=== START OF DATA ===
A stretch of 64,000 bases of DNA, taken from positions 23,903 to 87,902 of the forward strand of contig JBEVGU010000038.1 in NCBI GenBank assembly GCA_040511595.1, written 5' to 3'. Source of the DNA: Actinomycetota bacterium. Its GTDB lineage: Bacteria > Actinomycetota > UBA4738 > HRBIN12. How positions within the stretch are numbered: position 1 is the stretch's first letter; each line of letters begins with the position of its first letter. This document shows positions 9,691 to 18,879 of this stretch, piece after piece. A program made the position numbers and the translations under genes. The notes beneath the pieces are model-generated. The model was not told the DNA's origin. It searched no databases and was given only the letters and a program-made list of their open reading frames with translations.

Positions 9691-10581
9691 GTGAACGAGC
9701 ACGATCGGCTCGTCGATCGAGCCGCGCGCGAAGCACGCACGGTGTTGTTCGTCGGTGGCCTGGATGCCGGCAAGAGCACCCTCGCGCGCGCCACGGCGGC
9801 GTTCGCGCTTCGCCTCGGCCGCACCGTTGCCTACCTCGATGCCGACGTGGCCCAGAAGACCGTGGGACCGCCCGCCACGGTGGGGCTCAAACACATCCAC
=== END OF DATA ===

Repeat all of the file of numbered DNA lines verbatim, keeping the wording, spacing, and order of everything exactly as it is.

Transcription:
A stretch of 64,000 bases of DNA, taken from positions 23,903 to 87,902 of the forward strand of contig JBEVGU010000038.1 in NCBI GenBank assembly GCA_040511595.1, written 5' to 3'. Source of the DNA: Actinomycetota bacterium. Its GTDB lineage: Bacteria > Actinomycetota > UBA4738 > HRBIN12. How positions within the stretch are numbered: position 1 is the stretch's first letter; each line of letters begins with the position of its first letter. This document shows positions 9,691 to 18,879 of this stretch, piece after piece. A program made the position numbers and the translations under genes. The notes beneath the pieces are model-generated. The model was not told the DNA's origin. It searched no databases and was given only the letters and a program-made list of their open reading frames with translations.

Positions 9691-10581
9691 GTGAACGAGC
9701 ACGATCGGCTCGTCGATCGAGCCGCGCGCGAAGCACGCACGGTGTTGTTCGTCGGTGGCCTGGATGCCGGCAAGAGCACCCTCGCGCGCGCCACGGCGGC
9801 GTTCGCGCTTCGCCTCGGCCGCACCGTTGCCTACCTCGATGCCGACGTGGCCCAGAAGACCGTGGGACCGCCCGCCACGGTGGGGCTCAAACACATCCAC